Regardless of their size, hotels can benefit greatly from the latest hospitality televisions for guest rooms and innovative digital signage for the common areas. And so will today’s tech-savvy guests who are always looking for a better digital experience.

LG Electronics Announces Plans For U.S. Solar Panel Assembly Plant

Last week LG Electronics announced plans for a new solar module assembly plant in Huntsville, Ala. The new factory will create about 160 new full-time jobs, increasing LG’s Huntsville employment by 60 percent to more than 400 workers.

LG is investing $28 million to establish the new factory with two production lines on LG’s 48-acre campus in Huntsville, where the company has had operations for four decades. This underscores the company’s commitment to investing in America and to driving environmental sustainability.

Starting in early 2019, the new plant is expected to produce 500 megawatts of high-performance solar panels annually. “That’s over a million solar panels a year,” said Soon Kwon, global president of the LG B2B Company.

LG is one of the top providers of solar panels for the residential market in the United States, and the new solar plant will help LG better serve its U.S. customers, explained Kwon. “This demonstrates our commitment to being a long-term leader in the U.S. solar industry. LG’s investment in U.S. manufacturing is consistent with the Administration’s goal of creating U.S. jobs,” he said.

Alabama Gov. Kay Ivey welcomed with open arms LG’s significant expansion in the state. “LG has a long history as a leading corporate citizen in Alabama. Now, LG is launching our state’s first solar manufacturing plant, which represents a major milestone both for Alabama and for the company. We look forward to seeing where this great partnership takes us in the future,” she said.

LG selected Alabama after conducting a competitive, multistate search. Attractive state and local incentives were key to LG’s decision to locate the new solar production operations in Huntsville. “We’re thrilled that LG selected Huntsville for its new solar panel assembly plant, because the company considered many other locations for this project,” said Greg Canfield, secretary of the Alabama Department of Commerce. “LG is a world-class company, and its decision represents a powerful endorsement of Alabama’s advantages and its workforce.”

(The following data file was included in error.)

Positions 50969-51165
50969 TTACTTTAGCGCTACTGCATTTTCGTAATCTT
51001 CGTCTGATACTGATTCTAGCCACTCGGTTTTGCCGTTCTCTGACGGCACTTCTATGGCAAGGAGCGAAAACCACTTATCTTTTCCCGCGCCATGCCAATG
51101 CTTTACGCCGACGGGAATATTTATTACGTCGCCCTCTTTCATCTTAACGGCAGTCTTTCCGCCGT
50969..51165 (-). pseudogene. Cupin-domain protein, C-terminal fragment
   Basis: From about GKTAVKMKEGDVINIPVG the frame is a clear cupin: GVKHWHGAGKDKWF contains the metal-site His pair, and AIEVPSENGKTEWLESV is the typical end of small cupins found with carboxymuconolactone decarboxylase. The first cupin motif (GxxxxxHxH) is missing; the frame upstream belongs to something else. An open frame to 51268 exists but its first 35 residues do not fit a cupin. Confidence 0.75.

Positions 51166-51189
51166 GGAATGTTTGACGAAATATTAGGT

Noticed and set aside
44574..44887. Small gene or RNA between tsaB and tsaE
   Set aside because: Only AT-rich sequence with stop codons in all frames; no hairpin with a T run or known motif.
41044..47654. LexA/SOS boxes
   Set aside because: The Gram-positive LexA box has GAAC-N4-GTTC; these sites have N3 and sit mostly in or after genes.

Calling LG “a strong community partner in Huntsville for many decades,” Huntsville Mayor Tommy Battle said, “Our relationship has deepened through visits to the company’s headquarters in Korea and successful advancements in technological innovation. LG chose Huntsville as the place to do business in the U.S. more than 30 years ago, and they’ve chosen Huntsville again as a place to prosper with the new solar module plant.”

“With the expansion of LG Electronics in the Huntsville-Madison County, Alabama region, LG will utilize the latest technology in a high-growth market to produce these solar panels,” said Dale Strong, Chairman of the Madison County Commission. “The diversity and worldwide recognition of the Madison County economy demonstrates we continue to thrive with our finest hours still ahead.”

The new factory will initially assemble LG’s famous “NeON 2” series 60-cell modules, which are high-performance solar panels that generate over 17 percent more power than most conventional 60-cell panels (340 Watts-per-panel rating versus 290W). Light-induced degradation is reduced significantly in these panels to maximize performance and maintain maximum potential power output for the life of the modules.

The company’s new solar module plant builds on LG’s legacy of leadership in Huntsville. After starting as the company’s first U.S. manufacturing subsidiary in 1981, Huntsville became the home of LG’s service division in 1987, which expanded over the years to support LG’s growing presence in the United States. Today, as the headquarters location for North American service operations, LG Huntsville includes the technical call center, service training center, field service operations and parts warehouse.

The U.S. solar factory announcement coincides with other major LG jobs initiatives in the United States. LG is finishing construction of its new million-square-foot washing machine plant in Clarksville, Tenn. This $250-million factory will create 600 new jobs there when washer production starts in the fourth quarter. Later this year, LG will open an advanced electric vehicle components factory in Hazel Park, Mich., and expanded R&D center in Troy, Mich., creating nearly 300 new jobs there. And construction is under way for the new LG North American Headquarters in Englewood Cliffs, N.J., a $300-million project that is expected to open in 2019.

LG’s NeON 2 series solar modules are used for residential roofs, commercial, and utility projects worldwide. Here are some interesting projects to give you an idea of what’s possible.